I yelled back. “I don’t believe you! Get a damn leash!”

This is what I wanted to do. To rage against danger. To hunt down the things that had threatened my children and tear them to pieces. But all I can think about is that baby crying. How my first instinct should have been, not to run down the danger and seek vengeance, but to go to him. To hold him and reassure him.  My baby is a wild little warrior. Never afraid to scale a summit. But he also has a tender heart. He cries when his sister cries. He cries when I pretend cry. His heart is so big and open, that is what I should have been protecting instead of lashing out. What is rage anyway? I don’t know the situation of the people who owned the dog. I don’t know how the dog got out. Rage is just a blind swinging at what very well maybe windmills.

Seeking vengeance is what is natural for me. I often find myself fighting the urge to punish and correct and give myself over to the need to comfort and console. A few nights ago, after a particularly rough bedtime, I put the 3-year-old to bed without a story. A few minutes later, she was up again, whimpering at the top of the stairs. “What is it?” I snapped.

“I just need some lovins,” she said. “You forgot to give me lovins.”

I went to her. Scooped her up. Hugged her and apologized. “I’m sorry,” I said. “I was wrong. I should have given you a kiss. I am so sorry, I was just feeling frustrated.”

“Me too,” she said. “That’s why I needed lovins.”

I had to do the same thing to the baby yesterday. I went to him and held him. I knelt by the stroller and reassured my kids. “We are okay. You are brave. Mommy is here to protect you.”

But it isn’t just with them, is it? I’m struck by how often I find myself cowering in a corner and instead of taking the time to grieve or find grace, I stomp off in search of vengeance. There is a person who has hurt my family dearly. I find myself often stalking him on social media. Finding new ways to get angry at him at his selfishness and narcissism, that will continue to wound those around me for years.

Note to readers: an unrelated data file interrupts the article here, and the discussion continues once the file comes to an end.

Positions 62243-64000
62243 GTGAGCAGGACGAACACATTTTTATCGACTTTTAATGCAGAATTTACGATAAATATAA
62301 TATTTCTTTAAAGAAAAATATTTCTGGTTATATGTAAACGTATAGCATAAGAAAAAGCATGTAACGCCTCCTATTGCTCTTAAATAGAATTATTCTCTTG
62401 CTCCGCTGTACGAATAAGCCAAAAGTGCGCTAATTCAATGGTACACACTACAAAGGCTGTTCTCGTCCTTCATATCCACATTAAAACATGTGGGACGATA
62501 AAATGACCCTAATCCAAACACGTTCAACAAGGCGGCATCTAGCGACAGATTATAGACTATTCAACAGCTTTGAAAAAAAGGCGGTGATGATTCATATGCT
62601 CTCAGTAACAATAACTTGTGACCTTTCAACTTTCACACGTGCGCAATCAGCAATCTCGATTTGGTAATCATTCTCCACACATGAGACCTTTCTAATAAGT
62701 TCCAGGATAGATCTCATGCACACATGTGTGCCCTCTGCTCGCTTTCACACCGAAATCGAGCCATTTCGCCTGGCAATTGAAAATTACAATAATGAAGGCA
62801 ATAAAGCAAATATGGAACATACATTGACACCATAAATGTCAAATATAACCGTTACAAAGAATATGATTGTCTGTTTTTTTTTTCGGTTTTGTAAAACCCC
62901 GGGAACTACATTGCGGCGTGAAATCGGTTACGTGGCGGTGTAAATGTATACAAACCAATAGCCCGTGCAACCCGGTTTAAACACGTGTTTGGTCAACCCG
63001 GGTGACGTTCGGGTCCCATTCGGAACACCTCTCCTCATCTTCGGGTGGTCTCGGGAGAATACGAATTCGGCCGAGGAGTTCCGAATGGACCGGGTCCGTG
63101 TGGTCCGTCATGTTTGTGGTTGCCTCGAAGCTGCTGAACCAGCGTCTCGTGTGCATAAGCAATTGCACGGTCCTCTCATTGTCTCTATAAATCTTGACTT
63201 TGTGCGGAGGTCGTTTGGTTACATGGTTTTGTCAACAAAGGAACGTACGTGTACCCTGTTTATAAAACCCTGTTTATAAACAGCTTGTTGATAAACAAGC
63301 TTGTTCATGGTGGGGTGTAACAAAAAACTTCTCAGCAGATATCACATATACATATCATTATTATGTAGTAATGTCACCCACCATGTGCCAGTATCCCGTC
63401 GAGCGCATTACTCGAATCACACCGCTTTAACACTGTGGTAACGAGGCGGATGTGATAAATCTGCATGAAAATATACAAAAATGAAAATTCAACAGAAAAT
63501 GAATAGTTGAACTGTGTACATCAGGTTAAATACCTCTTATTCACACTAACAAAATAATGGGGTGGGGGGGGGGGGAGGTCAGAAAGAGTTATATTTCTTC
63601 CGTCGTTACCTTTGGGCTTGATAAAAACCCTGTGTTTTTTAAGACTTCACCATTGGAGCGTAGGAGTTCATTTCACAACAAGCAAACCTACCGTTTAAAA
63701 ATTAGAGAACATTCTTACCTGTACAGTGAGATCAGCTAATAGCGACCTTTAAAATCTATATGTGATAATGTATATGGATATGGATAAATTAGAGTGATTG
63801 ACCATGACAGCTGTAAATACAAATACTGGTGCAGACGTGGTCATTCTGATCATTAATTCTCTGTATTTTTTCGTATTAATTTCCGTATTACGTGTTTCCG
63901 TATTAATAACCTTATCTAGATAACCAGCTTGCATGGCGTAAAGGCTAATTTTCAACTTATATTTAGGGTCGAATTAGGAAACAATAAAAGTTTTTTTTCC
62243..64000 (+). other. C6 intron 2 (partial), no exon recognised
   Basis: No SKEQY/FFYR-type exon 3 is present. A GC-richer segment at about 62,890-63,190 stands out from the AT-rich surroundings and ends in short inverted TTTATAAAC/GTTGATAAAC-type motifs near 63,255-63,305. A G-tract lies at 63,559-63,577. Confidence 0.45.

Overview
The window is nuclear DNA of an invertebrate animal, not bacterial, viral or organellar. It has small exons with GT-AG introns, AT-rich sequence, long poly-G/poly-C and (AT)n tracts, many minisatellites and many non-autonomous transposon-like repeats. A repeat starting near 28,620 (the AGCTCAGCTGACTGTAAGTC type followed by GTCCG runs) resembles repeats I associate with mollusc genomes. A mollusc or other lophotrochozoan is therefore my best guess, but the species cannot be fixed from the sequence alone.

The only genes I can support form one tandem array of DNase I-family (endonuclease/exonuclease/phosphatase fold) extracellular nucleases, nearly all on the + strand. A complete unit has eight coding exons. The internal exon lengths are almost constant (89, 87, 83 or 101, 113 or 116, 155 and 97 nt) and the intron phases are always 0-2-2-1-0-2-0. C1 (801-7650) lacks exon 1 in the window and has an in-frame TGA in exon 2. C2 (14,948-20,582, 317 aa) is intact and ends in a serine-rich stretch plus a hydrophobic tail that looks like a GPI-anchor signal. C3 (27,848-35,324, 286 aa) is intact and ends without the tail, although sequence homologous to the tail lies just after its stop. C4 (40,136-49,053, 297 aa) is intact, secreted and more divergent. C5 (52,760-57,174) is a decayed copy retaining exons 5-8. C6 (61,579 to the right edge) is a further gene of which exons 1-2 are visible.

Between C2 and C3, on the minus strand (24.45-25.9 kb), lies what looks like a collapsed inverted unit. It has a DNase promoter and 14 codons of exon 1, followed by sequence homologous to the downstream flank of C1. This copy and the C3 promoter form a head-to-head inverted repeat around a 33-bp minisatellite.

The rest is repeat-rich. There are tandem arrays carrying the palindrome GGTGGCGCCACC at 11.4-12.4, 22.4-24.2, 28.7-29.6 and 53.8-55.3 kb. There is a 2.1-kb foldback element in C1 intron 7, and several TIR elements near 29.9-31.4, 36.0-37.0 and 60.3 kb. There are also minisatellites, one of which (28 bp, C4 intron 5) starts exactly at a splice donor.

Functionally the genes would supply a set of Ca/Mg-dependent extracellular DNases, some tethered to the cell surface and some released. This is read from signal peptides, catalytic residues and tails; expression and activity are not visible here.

When we came home from our walk in the park, I realized, I needed to stop that. That I was making myself miserable, swinging with blind rage, out with my pitchfork, hunting down sinners, instead of where I needed to be, comforting the girl in me who was crying.

A friend once told me that after she told her family about her rape, her father went out to hunt down the man who did that to her. She told me that instead of reassuring her, it made her feel awful. Because there she was, wounded and aching, and she needed something better than rage.

Her words are like a beacon for me as I try to navigate these threatening places with myself and children. Yes, rage has a place. I now have mace on my key chain and attached to the stroller. I hope I don’t have to use it. But the mace isn’t the point. The point is that I need to give my children and myself something better than rage.


Sleeping Through The Night Is An Evil Lie

Stars in the sky

My brother and his wife have an 8-week-old infant, who is six adorable pounds of sheer sleep deprivation. She is little and demands milk on a 1-2 hour basis to fill her adorably pink cheeks and keep up her supply of knuckle pudge. Food is an understandable request from child, but the consequences are the dark circles under my brother’s eyes and the desperate look of longing when someone says the word “bed.” My husband and I went to visit them when my niece was only three weeks old. After passing around the baby and commenting on her perfect nose, my brother asked, “When do they sleep through the night?”

He looked so sad and forlorn. My sister-in-law sat next to him, her eyes were hopeful. “Umm, maybe when they are about 10 pounds is when some babies start sleeping 6-8 hours or more,” I lied. It was like holding up steak to a starving dog and then throwing it in the trash. I felt cruel. But I didn’t want to crush them with the heavy weight of the exhausting truth just yet.

You see, the truth is: No child sleeps through the night.

When my daughter was born, she demanded food every 1-2 hours. I remember sitting in her room in the middle of the night, nursing her, falling asleep, waking and nursing. Those were my nights. When she was three weeks old, I collapsed on my bed sobbing to my husband, “Why do I even bother trying to sleep? Why?” We started giving her a bottle not long after that. At eight weeks, we began sleep training and it worked. By nine weeks she was sleeping 10-12 hours at night, we had made it. This baby thing wasn’t going to be so hard after all. That’s when we learned. Sleeping through the night is like the fountain of youth, science says it’s possible, but always seems to be just beyond our reach.